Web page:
Record snow, record rain, record flooding, record tornado season and record heat, 2019 and I’m not talking about the planet, I’m talking about the US.
The National Weather Service (NWS) said the tornadoes hit Dayton, Ohio, and surrounding areas late on Monday, including one that it described as “large and dangerous.”
The tornadoes crossed each other’s paths, creating so much debris that crews turned to snow ploughs to clear the roads on Tuesday morning.
The City of Dayton on Facebook urged people to conserve water because it had lost power to water plants and pump stations. “First Responders are performing search and rescue operations and debris clearing,” it said.
In Celina, a town north of Dayton, the mayor said some areas looked “like a war zone.”
Two levees topped as Arkansas and Oklahoma prepare for the worst flood in their history.
“We are asking for everyone to prepare for the worst-case scenario … the worst flood in our history.” Widespread flooding has already occurred along the Arkansas River in parts of eastern Oklahoma and western and central Arkansas.
After another wet week throughout much of the United States Corn Belt, corn and soybean planting regressed slightly in Monday’s U.S. Department of Agriculture’s (USDA) Crop Progress compared to last week’s report.
AccuWeather predicts corn and soybean yields for the season will be below USDA estimates as wet weather has impacted key corn- and soybean-producing states.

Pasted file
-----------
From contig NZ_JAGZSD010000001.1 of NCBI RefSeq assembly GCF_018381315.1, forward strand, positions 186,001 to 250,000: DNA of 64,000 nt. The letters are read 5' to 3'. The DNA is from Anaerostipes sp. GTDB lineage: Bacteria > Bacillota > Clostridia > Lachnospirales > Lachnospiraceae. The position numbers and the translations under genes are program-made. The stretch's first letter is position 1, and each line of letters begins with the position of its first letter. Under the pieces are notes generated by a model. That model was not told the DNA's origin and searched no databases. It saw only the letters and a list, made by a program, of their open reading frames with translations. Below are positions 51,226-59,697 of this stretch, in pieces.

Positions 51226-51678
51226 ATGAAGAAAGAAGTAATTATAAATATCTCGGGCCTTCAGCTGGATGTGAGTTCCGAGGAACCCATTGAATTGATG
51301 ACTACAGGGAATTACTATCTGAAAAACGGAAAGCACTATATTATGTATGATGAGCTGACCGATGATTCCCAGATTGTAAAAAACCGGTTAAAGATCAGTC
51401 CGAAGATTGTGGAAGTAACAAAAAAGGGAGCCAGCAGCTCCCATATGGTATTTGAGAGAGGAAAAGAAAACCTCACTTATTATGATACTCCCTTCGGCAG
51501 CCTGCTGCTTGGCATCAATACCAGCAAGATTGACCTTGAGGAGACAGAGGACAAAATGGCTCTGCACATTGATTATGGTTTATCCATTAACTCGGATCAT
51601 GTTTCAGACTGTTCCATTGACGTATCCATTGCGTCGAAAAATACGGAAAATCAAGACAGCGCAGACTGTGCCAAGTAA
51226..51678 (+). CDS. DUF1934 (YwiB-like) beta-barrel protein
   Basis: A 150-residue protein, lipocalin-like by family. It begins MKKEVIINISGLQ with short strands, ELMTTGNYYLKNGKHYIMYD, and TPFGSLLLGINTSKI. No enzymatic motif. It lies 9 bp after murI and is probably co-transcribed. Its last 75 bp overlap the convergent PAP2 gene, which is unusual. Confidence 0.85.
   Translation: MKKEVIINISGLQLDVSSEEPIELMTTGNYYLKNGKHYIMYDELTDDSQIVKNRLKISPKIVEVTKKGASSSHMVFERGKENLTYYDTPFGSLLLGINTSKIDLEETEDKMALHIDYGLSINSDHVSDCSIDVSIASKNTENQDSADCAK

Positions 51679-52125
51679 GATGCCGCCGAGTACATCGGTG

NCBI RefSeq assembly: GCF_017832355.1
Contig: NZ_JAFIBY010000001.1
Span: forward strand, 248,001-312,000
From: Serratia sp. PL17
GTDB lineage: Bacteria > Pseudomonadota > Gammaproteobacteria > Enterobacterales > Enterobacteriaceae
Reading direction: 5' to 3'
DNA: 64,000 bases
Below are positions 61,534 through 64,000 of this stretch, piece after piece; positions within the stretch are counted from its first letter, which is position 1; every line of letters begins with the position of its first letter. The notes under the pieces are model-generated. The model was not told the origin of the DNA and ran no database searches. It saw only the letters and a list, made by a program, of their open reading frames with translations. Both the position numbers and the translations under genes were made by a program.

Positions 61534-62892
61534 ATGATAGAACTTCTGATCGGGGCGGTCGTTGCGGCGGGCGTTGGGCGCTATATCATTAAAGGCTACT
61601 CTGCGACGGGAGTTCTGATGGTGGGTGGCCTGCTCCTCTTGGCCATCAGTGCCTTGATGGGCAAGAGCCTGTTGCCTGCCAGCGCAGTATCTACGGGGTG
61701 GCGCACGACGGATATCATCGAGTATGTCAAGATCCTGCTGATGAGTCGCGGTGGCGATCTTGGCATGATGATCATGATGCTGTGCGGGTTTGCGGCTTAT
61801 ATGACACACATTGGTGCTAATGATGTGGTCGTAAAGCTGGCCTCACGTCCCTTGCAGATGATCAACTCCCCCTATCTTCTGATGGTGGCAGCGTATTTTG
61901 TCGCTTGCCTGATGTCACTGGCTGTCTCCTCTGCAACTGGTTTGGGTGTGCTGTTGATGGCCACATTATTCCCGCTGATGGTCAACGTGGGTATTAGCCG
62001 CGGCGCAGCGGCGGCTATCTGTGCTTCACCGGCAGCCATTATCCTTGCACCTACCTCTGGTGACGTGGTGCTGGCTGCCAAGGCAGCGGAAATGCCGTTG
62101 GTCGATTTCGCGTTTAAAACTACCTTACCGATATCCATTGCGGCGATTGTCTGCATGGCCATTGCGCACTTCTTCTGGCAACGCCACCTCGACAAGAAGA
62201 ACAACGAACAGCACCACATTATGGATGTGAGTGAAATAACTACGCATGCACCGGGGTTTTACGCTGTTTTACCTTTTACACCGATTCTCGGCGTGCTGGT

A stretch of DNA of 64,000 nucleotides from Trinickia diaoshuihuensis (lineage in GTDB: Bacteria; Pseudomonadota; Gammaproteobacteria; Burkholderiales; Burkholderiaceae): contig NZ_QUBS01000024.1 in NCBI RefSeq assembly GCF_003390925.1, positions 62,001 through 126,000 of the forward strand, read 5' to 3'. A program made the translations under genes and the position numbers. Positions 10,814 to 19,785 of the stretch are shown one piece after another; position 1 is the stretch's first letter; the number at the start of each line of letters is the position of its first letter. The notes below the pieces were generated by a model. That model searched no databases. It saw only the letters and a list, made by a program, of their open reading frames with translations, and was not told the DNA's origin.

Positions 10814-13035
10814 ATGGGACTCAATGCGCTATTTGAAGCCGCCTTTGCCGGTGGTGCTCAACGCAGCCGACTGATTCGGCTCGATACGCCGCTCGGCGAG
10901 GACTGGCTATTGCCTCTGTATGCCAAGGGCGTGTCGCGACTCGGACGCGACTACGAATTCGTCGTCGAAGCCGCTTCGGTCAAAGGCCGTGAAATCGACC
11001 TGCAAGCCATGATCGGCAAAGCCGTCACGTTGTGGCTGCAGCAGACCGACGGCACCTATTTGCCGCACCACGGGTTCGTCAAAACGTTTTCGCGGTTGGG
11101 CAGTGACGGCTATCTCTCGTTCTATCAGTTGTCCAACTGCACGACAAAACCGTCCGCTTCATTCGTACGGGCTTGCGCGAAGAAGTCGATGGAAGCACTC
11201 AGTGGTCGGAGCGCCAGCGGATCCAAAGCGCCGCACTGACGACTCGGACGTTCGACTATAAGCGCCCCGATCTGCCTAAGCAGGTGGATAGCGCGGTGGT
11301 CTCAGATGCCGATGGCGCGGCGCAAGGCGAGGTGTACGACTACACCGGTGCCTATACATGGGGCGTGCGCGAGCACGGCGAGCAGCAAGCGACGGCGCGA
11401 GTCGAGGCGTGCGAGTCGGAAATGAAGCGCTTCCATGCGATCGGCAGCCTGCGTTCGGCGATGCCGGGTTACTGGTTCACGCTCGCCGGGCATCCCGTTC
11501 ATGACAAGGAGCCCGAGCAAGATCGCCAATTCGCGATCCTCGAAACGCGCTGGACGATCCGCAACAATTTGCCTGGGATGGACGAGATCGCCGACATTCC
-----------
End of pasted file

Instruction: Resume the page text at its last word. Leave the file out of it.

AccuWeather forecasts another wet week for much of the Corn Belt this week.
“If the corn hasn’t been planted by next Tuesday, the yield will really drop off,” said Nicholls.
Record-breaking heat will have a firm grip on the southeastern United States beyond the middle of the week.
Southeast heat records Saturday’s high of 100 F at Savannah, Georgia, tied the record for the earliest occurrence of triple-digit heat in the city.
On Sunday, the city set an all-time record high for May as the mercury soared to 102. Charleston, South Carolina, and Wilmington, North Carolina, reached 100 for the first time ever in May on Sunday.
The heat wave will continue to enter record books in many communities into Thursday.
An unusual sight for late May has appeared in several areas of the U.S.: snow.
That unusual upper-level weather pattern set up in mid-May and featured a persistent southward dip in the jet stream over the western U.S. as well as the northern Plains and upper Midwest.